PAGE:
How to Cross-Sell Retail Products
A few months ago when searching for a unique gift for her book-loving brother, Sue stumbled upon a bookworm’s dream. Scrolling the online shop unearthed pages upon pages of novelties, from a “Book Nerd” t-shirt to Stephen King socks. She found the perfect gift, and the product met her expectations.
Chances are likely that Sue will return to the site when in need of a book-themed gift again.
In ecommerce marketing, you can’t always rely on customers like Sue to keep your online store top of mind. It’s crucial to be proactive about retaining customers, so you can drive greater sales.
Cross-selling by offering complementary products is a great way to do just that. Sue may not intend to purchase anything else right now, but maybe you can sway her to tack on a personalized bookmark. Or, you might earn a subsequent sale by continuing to suggest related products post purchase.
Where do you start with cross-selling, what products should you propose, and when should you propose them? Read on for a full explanation of cross-selling, how it is different from upselling, and some cross-selling examples to spark ideas of your own.
The Difference Between Upselling and Cross-Selling
Upselling encourages customers to buy a similar, yet higher-end, product than the one under consideration. Cross-selling inspires them to purchase products that complement items they have bought or are about to buy.
Both forms of persuasion have the same goal of adding value, by introducing options, and ultimately influencing a buyer to spend more money. But there is a clear difference between upselling versus cross-selling.
Let’s say you and your significant other treat yourselves to a night out. Splurging at a steakhouse is in order.
You’re leaning toward a New York strip steak, but need some insights about the seasonings before making a final decision. The waiter praises the flavor, before pivoting to his personal favorite.
The waiter wins. He has successfully applied his upselling charms and you take the bait, ordering the buttery and tender (and pricier) filet mignon.
His sales skills persist, moving into the zone of cross-selling strategies. Shrimp—or better yet, scallops—pairs wonderfully. And the extensive wine list? Cross-selling gold.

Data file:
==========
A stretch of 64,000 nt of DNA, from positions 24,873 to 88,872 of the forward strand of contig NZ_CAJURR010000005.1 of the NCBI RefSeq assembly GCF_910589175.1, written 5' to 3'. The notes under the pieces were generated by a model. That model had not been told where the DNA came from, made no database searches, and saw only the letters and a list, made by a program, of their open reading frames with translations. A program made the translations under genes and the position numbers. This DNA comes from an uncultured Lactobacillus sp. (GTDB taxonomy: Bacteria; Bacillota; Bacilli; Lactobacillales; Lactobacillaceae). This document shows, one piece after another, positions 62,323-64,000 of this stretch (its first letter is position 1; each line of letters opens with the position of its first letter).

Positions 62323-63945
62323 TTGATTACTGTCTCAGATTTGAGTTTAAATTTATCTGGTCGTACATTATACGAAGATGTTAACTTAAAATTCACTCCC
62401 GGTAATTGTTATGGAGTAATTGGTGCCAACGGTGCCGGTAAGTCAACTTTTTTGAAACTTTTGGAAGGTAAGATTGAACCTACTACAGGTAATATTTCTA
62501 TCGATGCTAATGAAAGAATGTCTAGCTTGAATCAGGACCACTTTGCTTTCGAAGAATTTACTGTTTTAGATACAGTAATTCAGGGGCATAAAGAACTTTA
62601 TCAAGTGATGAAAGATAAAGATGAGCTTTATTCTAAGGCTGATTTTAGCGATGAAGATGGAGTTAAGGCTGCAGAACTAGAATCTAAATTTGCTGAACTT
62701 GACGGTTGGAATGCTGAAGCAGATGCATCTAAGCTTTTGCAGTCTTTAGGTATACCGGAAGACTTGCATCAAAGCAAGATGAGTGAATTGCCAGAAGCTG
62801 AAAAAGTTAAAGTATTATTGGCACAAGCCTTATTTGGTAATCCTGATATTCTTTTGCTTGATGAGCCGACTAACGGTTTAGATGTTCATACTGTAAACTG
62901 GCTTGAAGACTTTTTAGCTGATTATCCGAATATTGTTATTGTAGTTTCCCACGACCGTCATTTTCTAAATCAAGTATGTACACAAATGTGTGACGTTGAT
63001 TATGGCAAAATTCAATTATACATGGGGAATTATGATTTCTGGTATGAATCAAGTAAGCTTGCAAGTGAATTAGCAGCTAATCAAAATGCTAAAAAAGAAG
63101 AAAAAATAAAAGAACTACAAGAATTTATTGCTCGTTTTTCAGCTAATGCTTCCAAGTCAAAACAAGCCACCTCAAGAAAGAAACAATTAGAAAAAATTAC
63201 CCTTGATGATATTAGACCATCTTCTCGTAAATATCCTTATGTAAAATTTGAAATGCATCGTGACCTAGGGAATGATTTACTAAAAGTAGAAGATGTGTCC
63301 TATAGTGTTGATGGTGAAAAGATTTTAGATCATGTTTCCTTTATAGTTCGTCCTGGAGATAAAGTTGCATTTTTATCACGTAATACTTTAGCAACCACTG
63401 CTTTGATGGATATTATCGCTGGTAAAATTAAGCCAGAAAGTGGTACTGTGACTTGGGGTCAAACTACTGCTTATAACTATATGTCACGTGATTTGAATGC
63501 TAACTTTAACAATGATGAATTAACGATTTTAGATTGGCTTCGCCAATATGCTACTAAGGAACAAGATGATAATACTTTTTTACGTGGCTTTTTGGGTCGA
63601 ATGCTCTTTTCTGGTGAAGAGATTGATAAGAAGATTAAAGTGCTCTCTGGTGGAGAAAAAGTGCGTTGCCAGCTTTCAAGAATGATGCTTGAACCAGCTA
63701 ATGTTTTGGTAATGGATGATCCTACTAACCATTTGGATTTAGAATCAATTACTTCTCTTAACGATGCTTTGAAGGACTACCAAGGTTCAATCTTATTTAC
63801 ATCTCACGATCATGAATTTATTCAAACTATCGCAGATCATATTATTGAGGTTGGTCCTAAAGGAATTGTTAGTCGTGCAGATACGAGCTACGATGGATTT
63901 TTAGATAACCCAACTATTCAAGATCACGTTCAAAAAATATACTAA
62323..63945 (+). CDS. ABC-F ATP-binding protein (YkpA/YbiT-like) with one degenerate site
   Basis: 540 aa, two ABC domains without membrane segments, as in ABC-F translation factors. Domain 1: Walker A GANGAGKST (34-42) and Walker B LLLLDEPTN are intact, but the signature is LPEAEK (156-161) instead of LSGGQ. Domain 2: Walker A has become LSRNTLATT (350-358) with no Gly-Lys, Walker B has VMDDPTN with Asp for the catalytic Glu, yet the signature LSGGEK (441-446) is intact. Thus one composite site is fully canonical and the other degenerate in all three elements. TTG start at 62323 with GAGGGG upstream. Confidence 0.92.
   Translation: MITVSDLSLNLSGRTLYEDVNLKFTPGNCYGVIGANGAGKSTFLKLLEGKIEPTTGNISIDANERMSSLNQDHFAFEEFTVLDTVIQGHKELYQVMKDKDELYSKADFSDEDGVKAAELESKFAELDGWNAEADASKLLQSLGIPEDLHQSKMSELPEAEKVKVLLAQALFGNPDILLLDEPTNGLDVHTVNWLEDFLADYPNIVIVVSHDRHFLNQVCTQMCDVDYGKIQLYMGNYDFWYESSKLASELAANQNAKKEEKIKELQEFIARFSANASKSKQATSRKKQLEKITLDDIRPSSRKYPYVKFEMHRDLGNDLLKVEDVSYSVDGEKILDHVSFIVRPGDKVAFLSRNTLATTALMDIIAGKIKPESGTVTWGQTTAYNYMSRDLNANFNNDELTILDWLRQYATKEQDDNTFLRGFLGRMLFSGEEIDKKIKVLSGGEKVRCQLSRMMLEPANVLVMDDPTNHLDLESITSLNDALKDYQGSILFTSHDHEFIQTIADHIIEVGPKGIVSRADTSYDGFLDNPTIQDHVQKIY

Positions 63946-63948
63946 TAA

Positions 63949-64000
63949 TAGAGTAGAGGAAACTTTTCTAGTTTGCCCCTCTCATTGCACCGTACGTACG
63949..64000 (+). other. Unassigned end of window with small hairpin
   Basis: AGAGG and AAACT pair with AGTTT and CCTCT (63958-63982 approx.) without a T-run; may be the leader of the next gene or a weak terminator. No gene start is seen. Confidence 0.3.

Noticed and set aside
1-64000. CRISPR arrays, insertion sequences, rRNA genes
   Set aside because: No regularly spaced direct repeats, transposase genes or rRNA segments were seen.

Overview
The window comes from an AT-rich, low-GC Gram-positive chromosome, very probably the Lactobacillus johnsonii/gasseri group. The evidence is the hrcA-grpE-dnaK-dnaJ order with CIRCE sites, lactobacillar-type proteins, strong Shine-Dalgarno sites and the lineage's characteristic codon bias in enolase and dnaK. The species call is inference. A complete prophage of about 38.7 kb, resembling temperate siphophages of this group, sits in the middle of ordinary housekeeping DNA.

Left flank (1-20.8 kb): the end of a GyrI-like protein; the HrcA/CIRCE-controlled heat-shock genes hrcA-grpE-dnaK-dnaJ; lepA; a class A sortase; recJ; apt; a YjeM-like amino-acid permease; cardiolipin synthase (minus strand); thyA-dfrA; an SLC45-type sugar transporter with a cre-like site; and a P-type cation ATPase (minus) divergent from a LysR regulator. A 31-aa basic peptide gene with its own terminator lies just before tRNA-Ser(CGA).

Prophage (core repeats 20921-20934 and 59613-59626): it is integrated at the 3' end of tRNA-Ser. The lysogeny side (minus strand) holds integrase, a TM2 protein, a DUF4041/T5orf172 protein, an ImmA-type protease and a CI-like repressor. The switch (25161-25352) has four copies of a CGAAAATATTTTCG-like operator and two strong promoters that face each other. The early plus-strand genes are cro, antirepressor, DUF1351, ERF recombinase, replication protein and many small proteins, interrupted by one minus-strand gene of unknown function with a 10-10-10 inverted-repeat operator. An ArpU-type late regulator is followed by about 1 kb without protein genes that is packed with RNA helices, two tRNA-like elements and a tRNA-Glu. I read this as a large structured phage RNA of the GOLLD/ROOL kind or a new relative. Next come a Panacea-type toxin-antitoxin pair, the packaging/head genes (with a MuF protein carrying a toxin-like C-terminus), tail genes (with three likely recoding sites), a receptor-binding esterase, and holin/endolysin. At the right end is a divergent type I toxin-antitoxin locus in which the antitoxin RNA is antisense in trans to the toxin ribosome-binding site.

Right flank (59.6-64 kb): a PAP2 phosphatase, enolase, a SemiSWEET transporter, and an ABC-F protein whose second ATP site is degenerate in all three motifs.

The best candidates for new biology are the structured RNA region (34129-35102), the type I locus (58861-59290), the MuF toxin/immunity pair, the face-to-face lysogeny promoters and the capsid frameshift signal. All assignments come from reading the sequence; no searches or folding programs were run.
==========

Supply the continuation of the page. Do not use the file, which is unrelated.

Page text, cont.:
Cross-Selling for Ecommerce
As consumers, we are surrounded by cross-selling strategies. The cross-selling of products lends itself especially well to ecommerce.
Order anything from Amazon and you’ll see how this plays out. One customer (that customer being the author of this article) purchased a balance beam for her aspiring gymnast. Not long after, images of exercise mats, horizontal bars and gymnast-themed nylon bags appeared within the “inspired by your purchases” collection.
Amazon figured someone who has an affinity for physical agility could use some more products to develop her skills, or at least announce her hobby stylishly.
In general, ecommerce retailers embed cross-selling techniques through two primary means:
- Directly into on-site shopping experience
- Via post-purchase communications
Both ways point customers to additional related products—whether a necessity to make the product useful, or a nice-to-have accompaniment.
We’ll dig into both later.
Must-Have Tools for Cross-Selling Products
To excel at cross-selling, a few technical elements need to be in place.
Connecting your ecommerce platform to marketing software is key to facilitating a number of communications-related cross-selling strategies.
Choose marketing software that features the following characteristics, which are essential to enabling the automation that will power efforts:
- Captures comprehensive customer data
- Employs workflows
- Delivers robust reporting
- Segments customers based on behavior
Look for a provider that can facilitate an omnichannel customer experience. You want access to not only email marketing, but the option to reach customers through other channels such as SMS, commonly known as text messaging.
Cross-Selling Tips: On-Site Shopping Experience
As previously mentioned, cross-selling techniques often happen before the shopper leaves the online store.
Technically, all of the techniques below appear before a purchase is made, but we’ll still count them as cross-selling tactics. Experiment with these cross-selling examples, which are deployed during the purchasing process and can garner additional sales.
1. The Product Page
Scroll past the details of the product you’re eyeing and you’ll most likely find one or more related recommendations.
For instance, viewing a stroller within Target’s online catalog features suggestions of an infant car seat and, for that car seat, a rolling carrier.
Amazon expertly sprinkles in this approach. Cross-selling on product pages fuels 35% of Amazon’s sales, via the “customers who bought this item also bought” and “frequently bought together” features.
Propose products that cost less than the main product being viewed; we recommend a range of 10 to 50% of the product price.
There are plenty of apps to enable on-site cross-selling. LimeSpot, for example, easily plugs into Omnisend.
2. The Checkout Page
Here’s another opportunity to catch your buyer’s eye before they cash out. As is the case for leveraging the product page to cross-sell, it’s generally a good idea to use the checkout page to showcase lower-cost products like a small add-on. Your customer is ready to pay for a winter coat? Display a hat, scarf and gloves to accompany it.